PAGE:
The Craxford Family Magazine Red Pages

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Page 6. Craxford Clippings

Gin Lane by William Hogarth, engraving 1671

Gin Lane by William Hogarth

This page is dedicated to notes, snippets, newspaper items, articles of interest and other minor memorabilia of our ancestors. They may well be found hidden in the depth of the database but are the sort of memory that you would need to know about to know where to look. These are short paragraphs which would not command a full feature or "Wanted" article.

If you have any similar remembrances that could be included on this page, please let me know by email.


Three Cups Inn, Aldersgate Street, Huntingdon Old Stage Waggons

Robert Craxford returns thanks to his friends for favours received and begs leave to inform them that he has resigned the business to John Hollidge at the Cross Keys Huntingdon for whom he solicits a continuance of their favours. And John Hollidge begs leave to inform the friends of Mr Craxford and the public in general that he will take care that every part of that business will be performed with the utmost punctuality and their favours most gratefully acknowledged.
ROBERT CRAXFORD, JOHN HOLLIDGE - March 3rd 1791
The Times. March 4th 1791 1 C Issue 1493

Notice of bankrupts

From the LONDON GAZETTE. Whitehall. July 30.
Robert Craxford of Huntingdon, carrier; to surrender August 16; 17 and September 10 at eleven at the White Hart Inn, Cricklade. Attorney Mr Gill, Cricklade, Wilts.
The Times. August 1st 1791 1 C Issue 2090

Thomas Craxford (1803 - 1834)

"Another inquest was held at the Peacock Inn, in the above town (Market Harborough, Leicestershire) on Wednesday last before the said coroner (John Gregory jnr., Esq.) on view of the body of Thomas Craxford, a waggoner in the employ of Mr Myers, of Gretton, in this county, who fell from the waggon shaft on which he was incautiously riding, when the wheels passed over his body: He was conveyed to the above Inn where he expired in a short time. Verdict - Accidental Death. The deceased has left a wife and family."
The Northampton Mercury. Saturday October 11 1834.

Two views from the car park

It is interesting to recall incidents of humour or coincidence which have caused little ripples of intrigue through the fabric of our family history. Here is one such occurrence made all the more fascinating by the retelling from both sides of the story.

Henry Craxford (1894-1980)
‘We didn’t know any other Craxfords in our part of the world (Leeds and Yorkshire). My father was always interested in cars and originally trained as a mechanic. When jobs were hard to come by he became a chauffeur and drove quite long distances during the 1920s and 1930s. He always recalled the time when he was visiting some premises in the South West (Taunton,I think) for the Electricity Boad. He drove into the car park and discovered a space reserved for “Mr Craxford”. He later learned that this was Frank Craxford and that they were third cousins.’
Ivor Craxford talking about his father. June 2005

Frank Craxford (1902-1972)
‘Frank left school at 14 and became an apprentice gas fitter, He went to evening classes and passed all his City & Guilds exams. He worked in the gas industry all his life (Birmingham, Halifax, Bath, Taunton - where he was district manager) and then returned to Bath to work on the South West area staff.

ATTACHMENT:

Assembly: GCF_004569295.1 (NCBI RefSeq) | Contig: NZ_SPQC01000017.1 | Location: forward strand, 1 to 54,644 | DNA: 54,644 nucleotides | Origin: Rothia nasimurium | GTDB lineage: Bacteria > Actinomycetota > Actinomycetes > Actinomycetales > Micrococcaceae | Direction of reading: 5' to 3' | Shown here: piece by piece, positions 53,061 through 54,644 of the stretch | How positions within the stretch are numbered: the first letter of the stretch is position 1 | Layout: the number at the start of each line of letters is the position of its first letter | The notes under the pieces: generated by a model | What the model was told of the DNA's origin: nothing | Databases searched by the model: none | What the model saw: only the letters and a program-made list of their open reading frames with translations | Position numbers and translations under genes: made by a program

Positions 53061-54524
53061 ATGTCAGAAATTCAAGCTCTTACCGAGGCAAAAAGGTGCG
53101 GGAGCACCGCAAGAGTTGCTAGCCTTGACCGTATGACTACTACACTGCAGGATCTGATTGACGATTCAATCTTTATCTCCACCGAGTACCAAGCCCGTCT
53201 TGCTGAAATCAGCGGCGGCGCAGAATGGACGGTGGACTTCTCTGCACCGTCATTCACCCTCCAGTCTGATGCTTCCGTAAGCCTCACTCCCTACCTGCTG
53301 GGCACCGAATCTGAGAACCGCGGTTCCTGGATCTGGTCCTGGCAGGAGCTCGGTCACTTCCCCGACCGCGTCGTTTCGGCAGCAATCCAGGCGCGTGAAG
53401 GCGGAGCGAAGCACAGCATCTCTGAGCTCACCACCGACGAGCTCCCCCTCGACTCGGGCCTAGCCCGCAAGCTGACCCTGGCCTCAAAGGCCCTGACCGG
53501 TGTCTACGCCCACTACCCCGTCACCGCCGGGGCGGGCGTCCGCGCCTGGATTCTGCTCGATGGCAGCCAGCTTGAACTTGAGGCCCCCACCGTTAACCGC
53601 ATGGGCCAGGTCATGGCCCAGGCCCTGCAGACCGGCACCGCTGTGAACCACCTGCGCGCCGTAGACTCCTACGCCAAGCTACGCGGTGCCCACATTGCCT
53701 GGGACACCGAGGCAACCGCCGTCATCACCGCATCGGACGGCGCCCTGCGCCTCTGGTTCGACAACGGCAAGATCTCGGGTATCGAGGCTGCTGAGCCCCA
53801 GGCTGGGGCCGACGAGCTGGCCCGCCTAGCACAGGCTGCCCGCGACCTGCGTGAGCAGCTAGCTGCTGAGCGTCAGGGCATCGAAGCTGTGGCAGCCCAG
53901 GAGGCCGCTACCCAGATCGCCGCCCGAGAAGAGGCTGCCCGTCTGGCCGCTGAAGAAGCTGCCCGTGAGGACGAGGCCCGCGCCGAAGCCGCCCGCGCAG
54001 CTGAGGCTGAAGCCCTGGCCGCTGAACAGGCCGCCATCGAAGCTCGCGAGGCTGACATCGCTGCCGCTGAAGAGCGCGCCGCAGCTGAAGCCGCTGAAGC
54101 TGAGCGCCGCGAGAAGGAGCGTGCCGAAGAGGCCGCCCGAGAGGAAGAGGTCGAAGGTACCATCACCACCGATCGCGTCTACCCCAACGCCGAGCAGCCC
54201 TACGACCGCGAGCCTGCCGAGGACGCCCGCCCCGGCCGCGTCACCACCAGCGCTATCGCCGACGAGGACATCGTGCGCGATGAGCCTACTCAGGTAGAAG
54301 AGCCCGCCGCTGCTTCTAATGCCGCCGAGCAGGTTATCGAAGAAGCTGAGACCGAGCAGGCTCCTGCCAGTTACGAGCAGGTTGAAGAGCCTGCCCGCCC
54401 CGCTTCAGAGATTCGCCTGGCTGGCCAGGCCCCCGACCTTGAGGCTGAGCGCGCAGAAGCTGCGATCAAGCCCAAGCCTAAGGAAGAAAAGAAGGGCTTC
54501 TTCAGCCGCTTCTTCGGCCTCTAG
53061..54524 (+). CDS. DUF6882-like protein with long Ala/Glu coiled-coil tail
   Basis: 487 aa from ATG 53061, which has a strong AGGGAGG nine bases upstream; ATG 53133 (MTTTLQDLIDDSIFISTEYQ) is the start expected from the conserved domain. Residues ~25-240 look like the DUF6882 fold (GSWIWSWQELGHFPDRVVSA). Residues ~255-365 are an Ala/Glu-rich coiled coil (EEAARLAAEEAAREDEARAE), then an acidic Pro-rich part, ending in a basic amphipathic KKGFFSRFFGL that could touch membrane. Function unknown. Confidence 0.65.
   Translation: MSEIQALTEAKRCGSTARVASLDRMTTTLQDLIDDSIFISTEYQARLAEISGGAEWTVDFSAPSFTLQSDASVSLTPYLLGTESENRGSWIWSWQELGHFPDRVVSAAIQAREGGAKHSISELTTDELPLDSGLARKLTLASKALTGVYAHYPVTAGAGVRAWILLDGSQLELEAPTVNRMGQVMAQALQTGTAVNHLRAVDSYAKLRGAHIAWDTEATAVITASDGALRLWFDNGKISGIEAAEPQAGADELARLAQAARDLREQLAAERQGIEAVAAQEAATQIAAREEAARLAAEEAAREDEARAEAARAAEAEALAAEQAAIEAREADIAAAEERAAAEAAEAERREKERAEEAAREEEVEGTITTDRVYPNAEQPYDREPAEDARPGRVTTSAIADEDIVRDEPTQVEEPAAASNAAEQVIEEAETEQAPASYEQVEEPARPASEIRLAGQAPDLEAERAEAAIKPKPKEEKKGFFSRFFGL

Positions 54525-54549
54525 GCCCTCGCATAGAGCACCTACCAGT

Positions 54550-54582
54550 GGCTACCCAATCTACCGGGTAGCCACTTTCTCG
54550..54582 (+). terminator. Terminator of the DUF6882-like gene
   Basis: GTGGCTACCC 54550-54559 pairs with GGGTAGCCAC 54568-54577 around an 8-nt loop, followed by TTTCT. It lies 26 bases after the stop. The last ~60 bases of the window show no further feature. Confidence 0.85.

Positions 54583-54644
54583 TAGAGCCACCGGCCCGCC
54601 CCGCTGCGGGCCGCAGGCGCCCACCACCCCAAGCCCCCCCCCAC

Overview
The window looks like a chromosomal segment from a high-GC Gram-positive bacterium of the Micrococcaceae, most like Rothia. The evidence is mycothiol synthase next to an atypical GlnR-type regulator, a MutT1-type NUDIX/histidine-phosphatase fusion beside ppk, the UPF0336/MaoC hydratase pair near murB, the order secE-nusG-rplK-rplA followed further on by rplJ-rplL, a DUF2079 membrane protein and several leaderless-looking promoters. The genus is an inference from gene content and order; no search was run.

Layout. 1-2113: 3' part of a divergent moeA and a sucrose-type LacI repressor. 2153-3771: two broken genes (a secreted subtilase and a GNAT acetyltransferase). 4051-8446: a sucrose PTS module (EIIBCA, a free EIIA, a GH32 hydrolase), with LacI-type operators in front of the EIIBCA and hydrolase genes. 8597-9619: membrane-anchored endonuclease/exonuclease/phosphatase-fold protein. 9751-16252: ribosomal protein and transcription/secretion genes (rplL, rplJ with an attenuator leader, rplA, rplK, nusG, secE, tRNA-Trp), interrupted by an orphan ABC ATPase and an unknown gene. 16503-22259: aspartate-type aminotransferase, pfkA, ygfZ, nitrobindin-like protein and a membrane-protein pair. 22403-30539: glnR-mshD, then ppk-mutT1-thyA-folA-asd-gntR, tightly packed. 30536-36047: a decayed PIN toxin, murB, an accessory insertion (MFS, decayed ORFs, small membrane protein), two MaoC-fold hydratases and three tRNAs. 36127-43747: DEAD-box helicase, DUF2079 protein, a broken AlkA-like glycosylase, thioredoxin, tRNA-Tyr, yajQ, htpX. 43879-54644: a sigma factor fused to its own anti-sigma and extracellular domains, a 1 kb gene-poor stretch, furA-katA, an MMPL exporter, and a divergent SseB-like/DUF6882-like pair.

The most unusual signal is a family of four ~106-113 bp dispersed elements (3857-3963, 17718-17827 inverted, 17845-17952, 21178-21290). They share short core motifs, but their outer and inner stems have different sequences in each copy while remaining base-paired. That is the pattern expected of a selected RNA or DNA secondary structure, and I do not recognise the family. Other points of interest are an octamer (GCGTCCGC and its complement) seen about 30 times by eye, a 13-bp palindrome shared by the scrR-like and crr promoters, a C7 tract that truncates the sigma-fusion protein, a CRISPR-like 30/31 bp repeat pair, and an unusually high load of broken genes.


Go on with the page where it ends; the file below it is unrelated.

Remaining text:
He knew a Henry Craxford who lived in Follifoot near Harrogate in Yorkshire and who had a son and a daughter. They thought they were third cousins.’
Thelma Ramsey (nee Craxford) talking about her father. February 2002

Ruth Craxford (1900 - 1994)

Ruth was one of my father's sisters - the fourth eldest in fact. She married Sid Inwood in 1920 and had two daughters - Joan and Vera. Over all the years I remember they always had a shop. In the 1930/40s it was a hardware and cycle repair shop in an industrialised part of Birmingham. In the early 1950s they moved to Sandwich in Kent and opened a newsagents and tobacconists. Then in the 1960s they moved to the Coventry area and opened another hardware store until they retired. She worked hard all her life and was the driving force. She was the custodian of Grandma Craxford's Bible. The Bible itself is quite plain and battered but it is precious to me because it is so old and belonged to her.
Maureen Bird (nee Craxford)

Please contact us

emailIf you have any questions or comments about the information on this site, please contact us at Alan. We look forward to hearing from you.

Added: April 2nd 2005
Last Update: March 17th 2012

Situations wanted


Small Ad: Position Wanted by Nathaniel James Craxford's maid

Small Ad: The Times

This small advertisement appeared in the "Want Places" column of The Times on Thursday January 4th 1855. (Issue 21942 Page 12 reference CS201493540). We have seen many references to 8 Suffolk Street, Pentonville in census returns and on BMD certificates. Almost certainly the incumbent at the time this advertisement was placed was Nathaniel James Craxford.

George William Craxford (1914 - 2001)

George Craxford served as a gunner with the 200th HAA battery (68th HAA Regiment) of the Royal Artillery during the Second World War (1940 - 1945). During that time he kept a journal, handwritten in notebooks, documenting his life and experiences of service in North Africa and Italy. After his death his diaries and other medals and memorabilia were donated to the Archives of the Department of Documents at the Imperial War Museum, London.
Alan D Craxford

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